Friday, May 15, 2015

Sally Mann

Sally Mann is one of America's most renowned photographers. Her new book is Hold Still: A Memoir with Photographs.

From the author's Q & A with Peggy Mann for The Amazon Book Review:

PM: Knowing the experience you had with letting the world ‘in’ with the publication of the family pictures, was there any hesitation in writing this book? How is this different? Same?

Sally Mann: I once said to a photographer named Judith Joy Ross that I wanted my then nascent family work to be “open.” She replied dourly: “Sometimes, Sally, when people see openness, they see a way in.” I never forgot that and, of course, it proved to be true. I think there are some differences here, though: the family pictures were subject to so many interpretations, and every person who looked at them had not just an opinion but also a connection to the work that was unique to them and felt very personal. Hold Still is less interpretively labile—it is more of a statement and less of a question. Besides, I am such a recluse that I don’t think people will see that “way in” with this book, other than, I hope, one to their own psyche.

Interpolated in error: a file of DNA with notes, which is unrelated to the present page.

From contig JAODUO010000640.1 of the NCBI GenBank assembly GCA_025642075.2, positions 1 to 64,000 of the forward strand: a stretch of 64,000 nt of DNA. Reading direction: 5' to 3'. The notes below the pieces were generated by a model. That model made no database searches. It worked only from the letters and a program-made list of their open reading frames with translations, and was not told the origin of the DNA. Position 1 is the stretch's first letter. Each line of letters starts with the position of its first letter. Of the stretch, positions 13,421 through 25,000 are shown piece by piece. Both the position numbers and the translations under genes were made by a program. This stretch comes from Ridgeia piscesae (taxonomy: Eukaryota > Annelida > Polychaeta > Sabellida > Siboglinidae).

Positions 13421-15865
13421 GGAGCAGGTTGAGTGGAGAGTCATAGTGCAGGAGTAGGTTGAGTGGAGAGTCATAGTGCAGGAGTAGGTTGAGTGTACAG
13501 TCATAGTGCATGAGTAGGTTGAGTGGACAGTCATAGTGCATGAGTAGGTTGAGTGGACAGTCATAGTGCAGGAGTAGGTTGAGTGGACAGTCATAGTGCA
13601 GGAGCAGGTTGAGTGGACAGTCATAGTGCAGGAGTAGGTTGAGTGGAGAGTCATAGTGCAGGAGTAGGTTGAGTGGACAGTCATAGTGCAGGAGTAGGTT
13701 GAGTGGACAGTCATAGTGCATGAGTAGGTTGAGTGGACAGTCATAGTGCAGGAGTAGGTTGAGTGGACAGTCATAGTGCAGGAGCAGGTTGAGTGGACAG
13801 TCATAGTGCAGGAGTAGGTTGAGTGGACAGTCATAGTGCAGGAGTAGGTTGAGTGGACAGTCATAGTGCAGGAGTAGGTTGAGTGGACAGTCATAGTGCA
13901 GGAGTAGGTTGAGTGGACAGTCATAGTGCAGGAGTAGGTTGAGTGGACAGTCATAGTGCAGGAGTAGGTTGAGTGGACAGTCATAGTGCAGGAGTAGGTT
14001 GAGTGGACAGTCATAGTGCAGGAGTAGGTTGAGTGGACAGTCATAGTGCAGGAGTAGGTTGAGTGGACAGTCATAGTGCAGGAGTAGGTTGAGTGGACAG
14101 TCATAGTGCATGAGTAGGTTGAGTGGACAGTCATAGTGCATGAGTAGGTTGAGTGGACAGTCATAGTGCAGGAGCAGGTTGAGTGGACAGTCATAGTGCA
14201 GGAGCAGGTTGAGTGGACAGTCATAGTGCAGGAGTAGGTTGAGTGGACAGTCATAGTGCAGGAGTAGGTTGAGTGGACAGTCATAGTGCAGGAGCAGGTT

PM: You speak to the scrutiny and ridicule you received as a result of the family pictures - people judging the artist rather than the art - why do you think that is? Do you think this is something that has become more so over the last decade? And do you think that as a result there are many artists choosing not to bring their art to public eyes?

Sally Mann: I don’t see many artists who are not trying to bring their work to the public---to the contrary I see artists nearly desperate to get attention for their art and, failing that, often for themselves. They should be...[read on]
--Marshal Zeringue